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January 18, 2013 6:34 pm
China’s Silent Army: The Pioneers, Traders, Fixers and Workers Who Are Remaking the World in Beijing’s Image, by Juan Pablo Cardenal and Heriberto Araújo, translated by Catherine Mansfield, Allen Lane, RRP£25/Crown, RRP$26, 368 pages
The rise of China has been accompanied in recent years by the equally rapid creation of a whole genre of literature that seeks to explain the global shift of power and influence to the east. China’s Silent Army is an ambitious contribution to this flourishing body of work by two Spanish journalists who have travelled to the far-flung corners of the earth to observe the effects of the country’s newfound reach.
Authors Juan Pablo Cardenal and Heriberto Araújo are at their best when telling the stories of those who have exchanged the familiarity of China for foreign fields, from the slums of Cairo to the gas fields of Turkmenistan. They write powerfully about the environmental and social damage wrought by unscrupulous, often state-backed Chinese companies in the places where they invest and operate.
One example comes from the jade mines of Myanmar, where Chinese companies are destroying the environment in cahoots with their military partners and are accused of controlling the opium and heroin supply that keeps locals doped up and desperate.
Equally disturbing are the first-hand testimonies of workers in Chinese-owned copper mines in Peru or of labourers in Mozambique who recount their appalling treatment at the hands of Chinese companies accused of neo-colonialism and complete disregard for labour and environmental laws.
Both Cardenal and Araújo have worked as journalists in China and are open about the frustration they experienced when trying to cover the country’s infuriating, arrogant and secretive authoritarian government. Their anger at official opacity and Communist party intransigence is easy to understand.
Unfortunately, however, the authors’ impressive research is undermined by an undercurrent of innuendo that suggests a secret Chinese agenda of world domination. Perhaps the problem stems partly from the translation from the original Spanish, but I found that the choice of language and suggestions of ulterior motives came perilously close to xenophobia at some points in this book.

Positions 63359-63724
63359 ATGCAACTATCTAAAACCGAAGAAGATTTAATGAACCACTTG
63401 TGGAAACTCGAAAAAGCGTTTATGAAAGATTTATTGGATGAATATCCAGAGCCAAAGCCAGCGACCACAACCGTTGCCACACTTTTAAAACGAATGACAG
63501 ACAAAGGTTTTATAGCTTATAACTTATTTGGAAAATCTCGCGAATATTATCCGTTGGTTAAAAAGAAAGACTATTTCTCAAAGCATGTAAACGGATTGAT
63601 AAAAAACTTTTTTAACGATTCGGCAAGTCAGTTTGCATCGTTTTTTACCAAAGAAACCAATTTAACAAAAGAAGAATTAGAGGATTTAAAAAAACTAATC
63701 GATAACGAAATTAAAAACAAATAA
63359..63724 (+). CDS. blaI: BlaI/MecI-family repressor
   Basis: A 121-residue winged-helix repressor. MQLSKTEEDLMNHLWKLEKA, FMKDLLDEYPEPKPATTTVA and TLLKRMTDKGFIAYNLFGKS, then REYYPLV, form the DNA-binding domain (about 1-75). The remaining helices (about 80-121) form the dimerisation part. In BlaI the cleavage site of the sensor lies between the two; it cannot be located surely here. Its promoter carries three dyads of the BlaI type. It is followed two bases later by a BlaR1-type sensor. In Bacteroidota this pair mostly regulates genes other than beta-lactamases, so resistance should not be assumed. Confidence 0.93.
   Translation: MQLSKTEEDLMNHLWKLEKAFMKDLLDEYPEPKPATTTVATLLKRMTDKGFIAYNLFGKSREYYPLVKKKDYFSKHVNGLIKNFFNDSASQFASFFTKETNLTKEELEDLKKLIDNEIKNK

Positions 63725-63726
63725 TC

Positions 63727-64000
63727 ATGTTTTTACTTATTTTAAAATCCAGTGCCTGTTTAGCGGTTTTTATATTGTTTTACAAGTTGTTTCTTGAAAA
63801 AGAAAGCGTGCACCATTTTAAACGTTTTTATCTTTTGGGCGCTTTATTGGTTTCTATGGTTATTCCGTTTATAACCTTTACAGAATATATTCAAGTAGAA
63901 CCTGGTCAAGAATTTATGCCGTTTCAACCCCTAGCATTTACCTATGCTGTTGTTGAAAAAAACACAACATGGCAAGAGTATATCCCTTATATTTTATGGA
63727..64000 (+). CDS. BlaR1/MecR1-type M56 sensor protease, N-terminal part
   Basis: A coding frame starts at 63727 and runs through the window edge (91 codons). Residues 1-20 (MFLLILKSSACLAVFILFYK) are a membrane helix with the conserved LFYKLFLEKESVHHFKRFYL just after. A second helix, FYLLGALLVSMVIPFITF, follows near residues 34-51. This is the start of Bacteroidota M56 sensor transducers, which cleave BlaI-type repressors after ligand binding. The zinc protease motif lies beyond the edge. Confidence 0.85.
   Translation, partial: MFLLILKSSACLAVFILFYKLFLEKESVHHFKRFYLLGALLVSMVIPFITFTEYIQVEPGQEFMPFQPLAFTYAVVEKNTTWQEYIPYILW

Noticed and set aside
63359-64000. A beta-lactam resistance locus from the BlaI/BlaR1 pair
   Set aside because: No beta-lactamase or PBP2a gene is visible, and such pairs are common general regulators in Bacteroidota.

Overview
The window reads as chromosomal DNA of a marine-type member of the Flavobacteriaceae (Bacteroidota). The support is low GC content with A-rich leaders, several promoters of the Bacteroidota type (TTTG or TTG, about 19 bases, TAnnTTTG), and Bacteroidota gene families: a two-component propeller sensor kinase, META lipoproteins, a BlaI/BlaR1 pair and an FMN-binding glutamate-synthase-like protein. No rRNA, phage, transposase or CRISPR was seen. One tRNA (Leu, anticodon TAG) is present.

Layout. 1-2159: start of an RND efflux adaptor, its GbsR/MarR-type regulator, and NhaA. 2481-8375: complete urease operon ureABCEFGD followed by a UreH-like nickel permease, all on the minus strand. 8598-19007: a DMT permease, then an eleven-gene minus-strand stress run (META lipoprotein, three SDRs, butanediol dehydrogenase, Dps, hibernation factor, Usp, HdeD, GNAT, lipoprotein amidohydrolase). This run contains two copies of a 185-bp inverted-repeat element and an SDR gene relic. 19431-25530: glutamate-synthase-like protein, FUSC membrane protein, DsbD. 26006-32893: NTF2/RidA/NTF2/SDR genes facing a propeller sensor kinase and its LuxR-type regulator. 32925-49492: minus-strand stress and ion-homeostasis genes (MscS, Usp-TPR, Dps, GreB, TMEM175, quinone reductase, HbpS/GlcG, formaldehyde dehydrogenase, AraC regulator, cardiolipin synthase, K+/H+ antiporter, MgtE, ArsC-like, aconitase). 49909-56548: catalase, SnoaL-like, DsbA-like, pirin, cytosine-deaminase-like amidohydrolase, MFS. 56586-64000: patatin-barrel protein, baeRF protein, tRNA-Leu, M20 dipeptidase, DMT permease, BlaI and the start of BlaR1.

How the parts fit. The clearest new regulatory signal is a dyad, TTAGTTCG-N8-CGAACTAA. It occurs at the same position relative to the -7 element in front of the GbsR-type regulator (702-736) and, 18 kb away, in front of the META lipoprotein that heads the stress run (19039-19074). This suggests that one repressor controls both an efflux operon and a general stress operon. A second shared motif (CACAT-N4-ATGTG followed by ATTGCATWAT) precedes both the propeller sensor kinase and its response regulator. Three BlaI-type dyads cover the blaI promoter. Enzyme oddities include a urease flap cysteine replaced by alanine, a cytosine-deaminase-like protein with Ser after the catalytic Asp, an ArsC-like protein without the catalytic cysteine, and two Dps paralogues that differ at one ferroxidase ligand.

The growing Chinese presence in many countries is repeatedly referred to as an “invasion” or an extension of Beijing’s “tentacles”. Chinese investments in Latin America are dubbed “Trojan horses”. The construction of a gas pipeline through Central Asia is described as “just one more step in China’s strategy to become lord and master of the entire region”, while according to the authors, “there is no doubt that infrastructure construction plays a highly strategic role in China’s silent world conquest”.
Even the book’s title implies that all Chinese emigrants are members of a fifth column and will one day reveal their true allegiance, rising up to help realise Beijing’s secret goal of global domination. In an epilogue, the authors suggest that China’s “relentless advance” through the developing world can “be seen as a prelude to a future conquest of western markets and, eventually, a new world order controlled by Beijing”.
Such dark warnings are not supported by many of the individual stories presented in this book. One example comes from the grandson of a Chinese emigrant to South Africa: “When I look in the mirror I see a Chinese face. However, we were born in South Africa and we have been here all our lives. I go to China once a year to buy goods, but I’m not used to the way of life in China. It’s not home to me.”
The authors provide many entertaining and humorous accounts of their travels and, although the narrative tends to jump around the globe too much, flitting from Central Asia to Africa and then Latin America and back again within a couple of pages, the amount of reporting that went into China’s Silent Army is truly impressive.
It is the sympathetic accounts of ordinary emigrants’ experiences that provide the backdrop for the real insights of the book. At various points the authors point out that the bad behaviour of some Chinese companies abroad often comes down to their willingness to cut corrupt deals with local elites, who benefit directly from Chinese investment while their own people miss out.
This pattern is exacerbated by the fact that authoritarian China itself lacks a strong rule of law, free press or civil society that can “keep watch, set limits, denounce or punish the inappropriate actions of China’s corporations abroad – as happens in democratic countries”.
As this passage suggests, it is actually the weakness of governance in China that allows the country’s companies, even state-owned ones, to behave badly in their pursuit of profits abroad. China’s Silent Army would have been more illuminating – albeit not as sensational – had the authors chosen to flesh out this concept instead of suggesting that the country’s growing influence in the world is the result of some dastardly secret plot.
Jamil Anderlini is the FT’s Beijing bureau chief
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